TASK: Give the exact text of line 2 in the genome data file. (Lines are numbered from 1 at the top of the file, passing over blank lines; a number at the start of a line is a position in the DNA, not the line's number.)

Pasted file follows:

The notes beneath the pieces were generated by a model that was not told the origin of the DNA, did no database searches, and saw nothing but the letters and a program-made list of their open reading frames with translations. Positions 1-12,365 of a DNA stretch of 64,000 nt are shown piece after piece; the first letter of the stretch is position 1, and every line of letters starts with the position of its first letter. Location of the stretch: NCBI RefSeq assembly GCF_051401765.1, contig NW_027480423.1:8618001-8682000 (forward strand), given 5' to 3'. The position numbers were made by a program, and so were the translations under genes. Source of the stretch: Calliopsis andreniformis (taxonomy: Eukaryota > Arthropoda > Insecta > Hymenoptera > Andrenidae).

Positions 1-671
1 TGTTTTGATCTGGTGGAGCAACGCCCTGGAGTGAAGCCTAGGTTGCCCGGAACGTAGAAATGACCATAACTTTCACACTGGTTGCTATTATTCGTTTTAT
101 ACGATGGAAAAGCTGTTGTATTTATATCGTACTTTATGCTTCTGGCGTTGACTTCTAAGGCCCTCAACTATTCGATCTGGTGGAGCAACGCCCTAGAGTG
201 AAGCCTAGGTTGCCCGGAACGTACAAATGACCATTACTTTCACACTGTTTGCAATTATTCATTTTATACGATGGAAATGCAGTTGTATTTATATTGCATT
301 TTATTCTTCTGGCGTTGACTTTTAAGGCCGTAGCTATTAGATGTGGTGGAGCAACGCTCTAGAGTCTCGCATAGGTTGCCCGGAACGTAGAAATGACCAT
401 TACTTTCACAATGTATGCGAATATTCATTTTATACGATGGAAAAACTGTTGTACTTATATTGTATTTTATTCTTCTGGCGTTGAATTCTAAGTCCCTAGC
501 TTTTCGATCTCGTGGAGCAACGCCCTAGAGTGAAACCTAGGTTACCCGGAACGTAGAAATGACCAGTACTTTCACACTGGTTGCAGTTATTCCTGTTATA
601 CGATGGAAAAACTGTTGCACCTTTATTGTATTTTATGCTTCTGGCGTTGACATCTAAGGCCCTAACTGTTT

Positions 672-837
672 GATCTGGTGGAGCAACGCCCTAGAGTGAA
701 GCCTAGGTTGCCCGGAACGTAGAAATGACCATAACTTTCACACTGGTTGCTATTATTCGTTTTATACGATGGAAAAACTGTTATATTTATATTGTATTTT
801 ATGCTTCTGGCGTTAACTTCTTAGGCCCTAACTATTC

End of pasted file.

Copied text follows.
Positions 1-671